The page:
8 p.m. is creeping near and I’m restless. I don’t know what to do with myself. I want to pace the room and at the same time lounge on my sofa and focus really hard on not moving a muscle.
I put the telly on and flick through the channels. Boring. Boring. Depressing. Too happy. Naff. Repeat. Repeat. Another repeat. It’s all crap. Hundreds of channels and nothing to watch. Continue reading “Restless | Flash Fiction”
There was this trend kicking off all over the internet where people shared videos and photos of drivers doing the dumbest, strangest and most dangerous stuff possible while bombing full-speed down the motorway. Continue reading “Trending | Flash Fiction”
It was only when I was stark bollock naked with my wrists tethered to a giant hook that I began to have doubts.
Not that there was any going back. There wasn’t time. Someone gave the go-ahead and I was raised into the air, feet flailing wildly, arms aching, fear setting in. I swayed side to side and back and forth as the crane slid me to the left and dangled me over the top of the vat of liquid skin. Continue reading “Dunk | Flash Fiction”
The Prime Minister rubs at tired eyes and checks her watch. “Right. Give me an update on Kitten Café.”
The CEO of Kitten Café smiles and nods. “All is going well, Prime Minister. This month we’ve adopted out 244 cats within our London branches alone. I’ve yet to gt figures confirmed from other regions but -”
“I couldn’t care less about the cats,” the Prime Minister snaps. “Tell me how it’s really going.” Continue reading “Kitten Café | Flash Fiction”
‘One hundred words to go, that’s all, bobblehead! One hundred little words to write until I meet my target and I can rest easy. And it’s only 4 a.m.! I’ve done well, haven’t I?’
The writer’s bobblehead mascot nods frantically in agreement as she taps out a manic rhythm on the desk with her fingers. Continue reading “Missed Targets | Flash Fiction”
‘Make jam,’ they said. ‘It’ll be fun,’ they said. ‘You’ll be so relaxed!’
They were wrong.
It was nice at first, I’ll admit. Handing in my notice was liberating. Telling people I was starting my own business was thrilling. And there was something soothing about knowing that, every morning without fail, I would wake up with the sole purpose of making and selling jam out of my own kitchen. No ghastly 7 a.m. commute. No soulless office block and squint-inducing computer screen glare. No staff room politics or having to eat dried-up sandwiches out of a Tupperware. Instead, it was just me and the jam and the radio.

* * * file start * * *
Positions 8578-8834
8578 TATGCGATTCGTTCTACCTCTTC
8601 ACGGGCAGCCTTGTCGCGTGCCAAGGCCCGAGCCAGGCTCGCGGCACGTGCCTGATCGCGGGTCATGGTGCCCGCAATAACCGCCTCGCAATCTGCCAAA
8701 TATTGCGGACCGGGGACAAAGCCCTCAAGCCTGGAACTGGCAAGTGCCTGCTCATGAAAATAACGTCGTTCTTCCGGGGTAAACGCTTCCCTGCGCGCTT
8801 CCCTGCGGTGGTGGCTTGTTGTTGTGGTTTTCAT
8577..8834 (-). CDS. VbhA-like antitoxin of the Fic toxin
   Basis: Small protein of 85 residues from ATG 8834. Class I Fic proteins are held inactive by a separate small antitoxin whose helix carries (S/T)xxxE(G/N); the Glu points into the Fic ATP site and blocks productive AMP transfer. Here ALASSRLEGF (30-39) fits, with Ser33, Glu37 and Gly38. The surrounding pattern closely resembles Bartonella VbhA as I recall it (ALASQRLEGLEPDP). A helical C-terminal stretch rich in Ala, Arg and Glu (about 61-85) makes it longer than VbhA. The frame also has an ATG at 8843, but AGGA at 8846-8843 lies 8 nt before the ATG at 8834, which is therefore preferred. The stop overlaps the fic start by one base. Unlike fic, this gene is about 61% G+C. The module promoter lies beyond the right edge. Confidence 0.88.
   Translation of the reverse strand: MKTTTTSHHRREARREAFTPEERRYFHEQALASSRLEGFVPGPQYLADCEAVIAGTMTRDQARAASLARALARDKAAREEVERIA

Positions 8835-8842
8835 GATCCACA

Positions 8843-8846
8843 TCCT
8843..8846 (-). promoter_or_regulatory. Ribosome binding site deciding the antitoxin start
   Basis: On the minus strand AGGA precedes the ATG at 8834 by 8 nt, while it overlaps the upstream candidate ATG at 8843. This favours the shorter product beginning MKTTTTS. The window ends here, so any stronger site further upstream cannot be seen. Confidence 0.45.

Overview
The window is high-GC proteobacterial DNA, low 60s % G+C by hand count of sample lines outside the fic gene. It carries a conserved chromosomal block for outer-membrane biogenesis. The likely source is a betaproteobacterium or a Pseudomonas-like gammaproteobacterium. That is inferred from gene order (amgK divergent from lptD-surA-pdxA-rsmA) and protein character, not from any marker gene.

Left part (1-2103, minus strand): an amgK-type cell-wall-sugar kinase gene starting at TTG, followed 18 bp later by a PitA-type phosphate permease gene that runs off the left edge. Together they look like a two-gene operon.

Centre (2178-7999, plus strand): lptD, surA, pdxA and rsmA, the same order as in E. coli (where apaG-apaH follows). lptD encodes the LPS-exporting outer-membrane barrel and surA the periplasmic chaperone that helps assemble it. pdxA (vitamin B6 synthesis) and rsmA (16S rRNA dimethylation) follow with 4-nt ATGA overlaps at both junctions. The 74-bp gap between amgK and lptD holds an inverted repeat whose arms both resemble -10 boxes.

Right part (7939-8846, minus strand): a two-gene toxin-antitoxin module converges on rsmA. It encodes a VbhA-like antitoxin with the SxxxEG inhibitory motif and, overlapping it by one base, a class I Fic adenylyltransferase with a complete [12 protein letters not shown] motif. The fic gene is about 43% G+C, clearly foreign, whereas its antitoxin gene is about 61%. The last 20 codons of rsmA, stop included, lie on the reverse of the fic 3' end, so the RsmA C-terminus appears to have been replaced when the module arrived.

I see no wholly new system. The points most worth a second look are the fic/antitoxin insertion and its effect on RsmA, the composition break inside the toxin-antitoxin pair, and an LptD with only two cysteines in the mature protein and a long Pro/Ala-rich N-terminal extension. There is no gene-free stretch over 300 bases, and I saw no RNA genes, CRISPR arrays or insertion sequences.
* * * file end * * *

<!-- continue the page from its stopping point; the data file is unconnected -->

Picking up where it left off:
Me and the jam and the radio. Me and the radio and the jam. The jam and the radio and me. That’s it.
That, and a house that smells like stewed fruit 24 hours a day. And throbbing little burns all over my hands and arms where my skin has been bitten by bubbling fruit and sugar. A garage packed to the rafters with empty jars because it was cheaper to buy them in bulk and I was oh-so enthusiastic when this whole shit show kicked off. And all the measuring and the pouring and the stirring and the sterilising and the jarring and the labelling, day after day after day until my mind is so deadened that I could happily jump into a scorching hot vat of summer fruits and sugar and end it all…
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“Congratulations on your new home!”
“Thanks, Lindsey. Come on in, I’ll introduce you to everyone.”
Lindsey gazes around her as she enters Julie’s house, taking everything in. “May you create countless memories in your beautiful new abode,” she says with a smile.
Julie laughs, “I’m sure I will. Follow me!” Continue reading “Introductions | Flash Fiction”
Don wakes up with a taste in his mouth that is reminiscent of the arse end of a badger. His head throbs and his stomach feels raw and empty. He’s slumped against the locked door of his local pub, and all around him is chaos.
People are running up and down the street, some carrying baseball bats, others lugging cardboard boxes, more still swigging from beer cans and bottles of liquor. Most of them have hoods pulled low over their faces and they’re shouting and screaming, whooping and laughing. Continue reading “If You Can’t Beat ‘Em | Flash Fiction”
“Just through here, mate,” I say, gesturing to the bedroom. “Good job I live in a bungalow – you’d have had a hard time getting it upstairs.”
The delivery guy nods as he wheels the bulky package down the corridor. “Aye, my back’s done in. I had to get a washing machine up to a third floor flat this morning. No lift, either. Would have been no problem for me ten years ago but my age is catching up with me.” Continue reading “Delivery | Microfiction”
Emily swings the metal detector from side to side, ignoring her brother’s pleading tones behind her.
“Come on, Em, please! I need to pee so bad. And I’m bored and my legs are tired and we haven’t found anything all day.”
“Shut up, Isaac! It’s beeping. There’s something here.” She drops to the ground and begins to scrabble at the soil with her hands. Continue reading “Loot | Flash Fiction”